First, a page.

Abu Dhabi, UAEFriday 28 February 2020

Qatar rift could lead to credit rating downgrade and lower non-oil growth

Moody’s last month said any deterioration of the domestic or regional political environment that results in disruptions to oil and gas production and/or foreign investments in the economy would be credit-negative for the country.
The cutting of diplomatic ties and sealing of borders between Qatar and other GCC states, including the UAE and Saudi Arabia, has serious economic implications for the country. Patrick Baz / AFP
The cutting of diplomatic ties and sealing of borders between Qatar and other GCC states, including the UAE and Saudi Arabia, has serious economic implications for the country. Patrick Baz / AFP

The decision by the UAE, Saudi Arabia, Bahrain and Egypt to cut diplomatic and transport ties with Qatar could lead to another credit rating downgrade by Moody’s and lower non-oil growth, a rating analyst said yesterday.

Moody’s downgraded Qatar’s rating last month to Aa3 from Aa2 and changed the outlook to stable from negative because of doubts about the country’s growth trajectory and its sharply rising external debt.

It said any deterioration of the domestic or regional political environment that results in disruptions to oil and gas production and/or foreign investments in the economy would be credit-negative for the country.

“The last bout of tensions ­between Qatar and other GCC countries ended with no credit implications for the Qatari ­sovereign,” said Mathias Angonin, a sovereign analyst at Moody’s.

“However, the blocking of sea and air travel from UAE, Saudi, and Bahrain to Qatar could be credit-negative if it disrupts trade and capital flows to Qatar.”

In 2014, the UAE, Saudi Arabia, and Bahrain recalled their ambassadors from Qatar, but without severing economic ties.

Qatar’s economy, which grew 2.7 per cent last year and is set to expand 3.4 per cent this year according to IMF estimates, could be hit in the wake of this latest dispute with its GCC neighbours.

“Project implementation could slow in Qatar, leading to lower than expected non-oil growth,” said Mr Angonin.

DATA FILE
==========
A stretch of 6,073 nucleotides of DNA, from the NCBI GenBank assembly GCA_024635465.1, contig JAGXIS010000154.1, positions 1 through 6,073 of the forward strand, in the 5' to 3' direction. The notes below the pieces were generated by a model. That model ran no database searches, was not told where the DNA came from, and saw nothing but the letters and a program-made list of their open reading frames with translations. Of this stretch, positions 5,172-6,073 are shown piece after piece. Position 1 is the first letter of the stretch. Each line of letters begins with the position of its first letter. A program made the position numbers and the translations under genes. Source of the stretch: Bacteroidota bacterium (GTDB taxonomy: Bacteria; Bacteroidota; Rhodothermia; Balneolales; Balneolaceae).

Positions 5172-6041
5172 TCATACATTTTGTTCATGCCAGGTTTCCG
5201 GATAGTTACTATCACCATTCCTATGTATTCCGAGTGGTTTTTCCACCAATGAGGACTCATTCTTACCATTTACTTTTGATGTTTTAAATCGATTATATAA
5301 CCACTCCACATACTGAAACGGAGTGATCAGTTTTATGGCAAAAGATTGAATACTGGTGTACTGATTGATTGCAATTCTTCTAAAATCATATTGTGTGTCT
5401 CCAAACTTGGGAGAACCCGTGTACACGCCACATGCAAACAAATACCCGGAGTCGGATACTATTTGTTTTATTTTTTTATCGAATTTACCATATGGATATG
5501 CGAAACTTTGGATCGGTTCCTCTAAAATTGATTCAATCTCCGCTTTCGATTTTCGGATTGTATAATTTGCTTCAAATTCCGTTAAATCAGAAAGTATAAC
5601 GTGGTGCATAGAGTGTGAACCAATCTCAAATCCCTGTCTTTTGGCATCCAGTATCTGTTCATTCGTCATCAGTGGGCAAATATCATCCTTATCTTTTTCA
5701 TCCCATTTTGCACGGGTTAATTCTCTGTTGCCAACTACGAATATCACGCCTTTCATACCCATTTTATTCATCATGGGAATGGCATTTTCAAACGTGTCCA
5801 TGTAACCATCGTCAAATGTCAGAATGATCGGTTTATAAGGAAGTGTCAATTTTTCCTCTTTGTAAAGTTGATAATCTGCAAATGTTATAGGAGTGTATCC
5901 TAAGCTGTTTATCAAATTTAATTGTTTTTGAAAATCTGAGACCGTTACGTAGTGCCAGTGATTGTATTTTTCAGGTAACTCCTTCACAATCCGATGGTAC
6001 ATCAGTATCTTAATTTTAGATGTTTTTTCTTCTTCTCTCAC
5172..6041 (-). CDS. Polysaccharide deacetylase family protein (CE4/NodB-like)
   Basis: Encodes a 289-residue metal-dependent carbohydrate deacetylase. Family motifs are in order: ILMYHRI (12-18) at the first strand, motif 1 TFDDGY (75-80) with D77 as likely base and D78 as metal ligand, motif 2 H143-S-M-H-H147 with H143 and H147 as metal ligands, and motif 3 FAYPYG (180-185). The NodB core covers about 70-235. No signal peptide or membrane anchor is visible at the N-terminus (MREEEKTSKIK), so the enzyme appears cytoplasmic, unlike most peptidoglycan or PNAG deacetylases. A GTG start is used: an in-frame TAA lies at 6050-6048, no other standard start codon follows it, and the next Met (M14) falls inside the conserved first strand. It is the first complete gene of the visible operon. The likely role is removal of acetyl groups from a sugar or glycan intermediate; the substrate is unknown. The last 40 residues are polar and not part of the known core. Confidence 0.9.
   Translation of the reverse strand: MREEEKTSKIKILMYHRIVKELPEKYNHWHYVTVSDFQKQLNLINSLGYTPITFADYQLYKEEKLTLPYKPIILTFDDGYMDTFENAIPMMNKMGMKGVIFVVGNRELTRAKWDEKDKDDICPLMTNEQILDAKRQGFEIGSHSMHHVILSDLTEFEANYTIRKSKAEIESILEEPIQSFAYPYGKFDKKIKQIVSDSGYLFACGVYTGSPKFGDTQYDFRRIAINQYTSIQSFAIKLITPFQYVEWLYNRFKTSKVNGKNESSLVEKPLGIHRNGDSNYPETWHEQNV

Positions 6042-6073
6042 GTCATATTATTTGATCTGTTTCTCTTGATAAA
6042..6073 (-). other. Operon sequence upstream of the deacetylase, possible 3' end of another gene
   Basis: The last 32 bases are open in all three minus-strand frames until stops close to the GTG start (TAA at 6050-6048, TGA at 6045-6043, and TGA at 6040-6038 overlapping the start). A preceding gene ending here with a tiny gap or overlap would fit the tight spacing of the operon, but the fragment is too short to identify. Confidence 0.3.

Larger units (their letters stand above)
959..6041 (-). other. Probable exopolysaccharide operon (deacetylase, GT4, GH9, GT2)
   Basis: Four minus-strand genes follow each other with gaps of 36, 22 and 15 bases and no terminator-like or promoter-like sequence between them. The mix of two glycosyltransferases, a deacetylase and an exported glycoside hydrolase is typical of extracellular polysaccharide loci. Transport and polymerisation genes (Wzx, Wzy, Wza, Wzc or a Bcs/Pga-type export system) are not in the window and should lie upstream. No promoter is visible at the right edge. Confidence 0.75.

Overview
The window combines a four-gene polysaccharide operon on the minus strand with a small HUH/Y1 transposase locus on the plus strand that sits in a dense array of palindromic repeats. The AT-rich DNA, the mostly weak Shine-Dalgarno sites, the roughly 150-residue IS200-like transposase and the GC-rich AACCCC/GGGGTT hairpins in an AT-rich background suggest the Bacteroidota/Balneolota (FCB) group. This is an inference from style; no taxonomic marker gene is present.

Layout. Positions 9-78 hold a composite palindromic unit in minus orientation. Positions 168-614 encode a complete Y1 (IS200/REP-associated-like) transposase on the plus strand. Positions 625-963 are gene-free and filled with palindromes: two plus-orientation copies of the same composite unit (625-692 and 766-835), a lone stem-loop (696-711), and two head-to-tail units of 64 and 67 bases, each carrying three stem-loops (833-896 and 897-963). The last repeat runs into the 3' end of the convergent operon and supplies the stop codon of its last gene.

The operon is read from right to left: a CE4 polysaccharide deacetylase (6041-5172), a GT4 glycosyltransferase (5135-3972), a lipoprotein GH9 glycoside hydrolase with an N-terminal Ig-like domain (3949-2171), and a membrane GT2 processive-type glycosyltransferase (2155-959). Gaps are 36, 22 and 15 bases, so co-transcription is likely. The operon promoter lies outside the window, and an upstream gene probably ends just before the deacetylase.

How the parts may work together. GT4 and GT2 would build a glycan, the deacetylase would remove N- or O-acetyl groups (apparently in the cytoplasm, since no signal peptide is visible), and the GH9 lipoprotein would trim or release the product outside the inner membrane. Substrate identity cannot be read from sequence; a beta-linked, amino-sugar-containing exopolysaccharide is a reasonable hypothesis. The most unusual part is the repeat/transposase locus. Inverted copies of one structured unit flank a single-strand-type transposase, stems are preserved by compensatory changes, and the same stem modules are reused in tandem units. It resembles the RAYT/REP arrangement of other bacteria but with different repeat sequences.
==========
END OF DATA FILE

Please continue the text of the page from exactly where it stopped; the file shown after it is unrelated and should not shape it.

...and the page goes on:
“There is no indication yet that Qatar’s oil and gas exports or the government’s fiscal deficit will be affected.”

The rating agency S&P Global Ratings in March downgraded its outlook for Qatar to negative from stable on concern that the growth of the country’s external debts may continue to outpace the growth of the size of its investments internationally.

However, S&P maintained its AA/A-1+ rating on the country, putting it firmly in the high quality credit rating band on the agency’s rating scale.

S&P declined to comment on the impact of the latest Qatar rift on its credit rating.

Fitch, which has an AA rating for Qatar with a stable outlook, could not be reached for comment.

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More on the Qatar row

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Little risk to UAE-Qatar gas shipments amid diplomatic row

Emirates and Etihad to suspend flights to and from Qatar amid diplomatic dispute

Qatar rift could lead to credit rating downgrade and lower non-oil growth

DP World: ‘Too early to comment’ on Qatar row implications

UAE Exchange chief says it is monitoring Qatar row and trading on riyal is normal

Closure of ports and road links could have an impact on Qatar’s contracting market

UAE retailers keep a close eye on Qatar developments

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dalsaadi@thenational.ae

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Updated: June 5, 2017 04:00 AM

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